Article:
ice has even less density and floats on the top of the 0C/32F water just
below it which is floating on the 4C/39F that is the most dense. The opposite
of this process takes place as the seasons warm. A thermocline will then
reform and start its descent until sometime in August.
When a wind blows over a body of water, some the water
on the windward side gets pushed toward the opposite side. In effect, the
water is lowered on the windward side and is raised on the leeward side.
If you blow your breath over the top of a cup of coffee, the coffee may be
raised on the side away from your mouth so much it may go over the lip of
the cup and spray coffee across the table. The amount of displacement is
the direct result of the strength of the wind, the size of the body of water
(fetch), and the duration the wind blows. At the Equator the Trade Winds
make the water over a foot higher in Indonesia than in South America!
When the water piles up on the downwind side it is pulled
down by gravity and travels under the surface back to the side where the
wind is coming from. If there is a thermocline the water may travel along
the top of it and be cooled as it travels. When the cold water rises to the
surface it may have a dramatic effect on the surface temperature. This rising
water is called an "upwelling."
On July 28, 1997 a weather report indicated the
surface temperature in Lake Ontario off Rochester was 43 degrees F! That
was bone-chilling. As the report continued, it stated the wind in the State
of New York was coming from the south. The next day the water temperature
was 44 degrees F. The wind was still coming from the south. The next day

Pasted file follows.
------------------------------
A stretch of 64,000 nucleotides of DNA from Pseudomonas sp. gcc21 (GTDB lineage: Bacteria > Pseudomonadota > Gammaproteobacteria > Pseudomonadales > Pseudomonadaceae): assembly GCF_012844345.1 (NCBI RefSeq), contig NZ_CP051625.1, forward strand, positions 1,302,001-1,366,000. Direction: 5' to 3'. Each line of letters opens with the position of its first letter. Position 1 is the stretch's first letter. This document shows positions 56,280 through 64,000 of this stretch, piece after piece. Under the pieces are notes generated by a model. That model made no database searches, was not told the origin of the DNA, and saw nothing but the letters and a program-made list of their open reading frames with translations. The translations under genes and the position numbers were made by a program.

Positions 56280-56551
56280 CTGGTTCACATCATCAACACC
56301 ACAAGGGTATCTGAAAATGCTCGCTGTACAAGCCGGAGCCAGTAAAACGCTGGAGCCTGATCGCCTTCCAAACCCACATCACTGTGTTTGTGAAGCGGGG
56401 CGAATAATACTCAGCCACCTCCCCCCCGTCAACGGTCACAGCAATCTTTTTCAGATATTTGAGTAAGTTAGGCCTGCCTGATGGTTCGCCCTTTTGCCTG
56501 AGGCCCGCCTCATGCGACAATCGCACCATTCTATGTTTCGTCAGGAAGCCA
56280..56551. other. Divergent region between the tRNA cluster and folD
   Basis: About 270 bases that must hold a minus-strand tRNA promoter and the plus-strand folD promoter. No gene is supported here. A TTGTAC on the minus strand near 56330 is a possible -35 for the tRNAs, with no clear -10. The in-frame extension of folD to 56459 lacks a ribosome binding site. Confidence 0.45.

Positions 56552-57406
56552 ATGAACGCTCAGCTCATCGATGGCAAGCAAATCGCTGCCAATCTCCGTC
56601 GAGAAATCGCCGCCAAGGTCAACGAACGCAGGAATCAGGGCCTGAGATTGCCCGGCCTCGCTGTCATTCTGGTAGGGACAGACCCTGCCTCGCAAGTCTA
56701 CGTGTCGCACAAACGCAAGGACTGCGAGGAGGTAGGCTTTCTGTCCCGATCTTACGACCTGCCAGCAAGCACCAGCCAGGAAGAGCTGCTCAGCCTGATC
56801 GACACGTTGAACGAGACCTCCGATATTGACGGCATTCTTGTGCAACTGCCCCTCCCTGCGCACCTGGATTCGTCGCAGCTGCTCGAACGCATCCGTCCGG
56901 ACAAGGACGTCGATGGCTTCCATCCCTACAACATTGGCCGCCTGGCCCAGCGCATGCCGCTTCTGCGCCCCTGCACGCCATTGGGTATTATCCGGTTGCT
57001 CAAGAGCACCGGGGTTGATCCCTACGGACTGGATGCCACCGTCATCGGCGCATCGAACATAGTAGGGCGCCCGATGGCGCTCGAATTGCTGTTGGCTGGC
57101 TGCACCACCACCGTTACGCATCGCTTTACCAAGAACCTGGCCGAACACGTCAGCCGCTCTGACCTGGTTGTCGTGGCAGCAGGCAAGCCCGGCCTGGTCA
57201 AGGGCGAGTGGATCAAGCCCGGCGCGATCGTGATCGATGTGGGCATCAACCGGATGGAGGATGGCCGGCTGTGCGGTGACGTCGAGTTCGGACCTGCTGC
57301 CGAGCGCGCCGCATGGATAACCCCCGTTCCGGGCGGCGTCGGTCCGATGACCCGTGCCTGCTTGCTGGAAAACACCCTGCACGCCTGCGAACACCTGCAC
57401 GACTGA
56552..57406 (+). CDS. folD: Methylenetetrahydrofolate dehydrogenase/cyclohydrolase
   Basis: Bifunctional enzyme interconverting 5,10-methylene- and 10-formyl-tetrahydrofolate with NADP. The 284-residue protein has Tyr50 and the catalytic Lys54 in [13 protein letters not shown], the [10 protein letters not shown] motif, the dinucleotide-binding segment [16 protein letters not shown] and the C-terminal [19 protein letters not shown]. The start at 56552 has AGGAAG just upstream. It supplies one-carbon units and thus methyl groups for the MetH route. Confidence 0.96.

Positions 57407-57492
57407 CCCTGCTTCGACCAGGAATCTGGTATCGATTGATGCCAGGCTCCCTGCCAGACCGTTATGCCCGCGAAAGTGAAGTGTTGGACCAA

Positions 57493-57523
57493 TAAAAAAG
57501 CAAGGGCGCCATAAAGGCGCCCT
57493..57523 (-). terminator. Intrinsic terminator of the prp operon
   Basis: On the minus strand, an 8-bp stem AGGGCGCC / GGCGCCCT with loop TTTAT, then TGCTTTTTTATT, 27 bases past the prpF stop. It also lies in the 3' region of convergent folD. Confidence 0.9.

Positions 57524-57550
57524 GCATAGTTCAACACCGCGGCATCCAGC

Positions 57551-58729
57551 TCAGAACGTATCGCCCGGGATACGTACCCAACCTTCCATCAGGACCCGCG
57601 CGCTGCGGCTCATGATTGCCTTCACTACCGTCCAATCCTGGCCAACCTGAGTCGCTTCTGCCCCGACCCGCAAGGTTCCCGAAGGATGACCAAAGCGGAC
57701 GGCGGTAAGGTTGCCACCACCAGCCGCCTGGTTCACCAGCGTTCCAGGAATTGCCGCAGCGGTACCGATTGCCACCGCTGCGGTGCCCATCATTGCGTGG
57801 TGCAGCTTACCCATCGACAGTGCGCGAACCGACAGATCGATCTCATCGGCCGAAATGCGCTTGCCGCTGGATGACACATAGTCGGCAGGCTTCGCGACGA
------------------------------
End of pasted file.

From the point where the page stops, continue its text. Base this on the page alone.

there was a switch to a north wind and the temperature on 7/30 of the
lake was 48 F. On the 31st of July the surface temperature rose to 67 F and
the wind continued to come from the north. To explain the incredibly low
temperatures, and the dramatic increae in temperature for such a large body
of water one must realize Rochester is on the south part of Lake Ontario.
When the wind was from the south it pushed the warm surface water to the
opposite shore in Canada where it got pulled down and traveled along the
top of the thermocline back to Rochester. There it upwelled bringing cold
water to the surface in Rochester. When the wind switched from south to north,
the upwelling in Rochester stopped and the warm surface water was pushed
in the opposite direction from Canada to Rochester.
There are short periods twice a year when there is no
thermocline in New York State lakes, and the temperature will be the same
from the top of a body of water to the bottom. During those times any wind
blowing over the water will cause a circulation along the bottom instead
of along the top of the thermocline. The water may pick up considerable sediment
and nutrient causing an upwelling to be downright disgusting. The surface
waters will become filled with bottom nutrient and sediment. There may be
an algal bloom. That is what is happening when a lake is referred to as "turning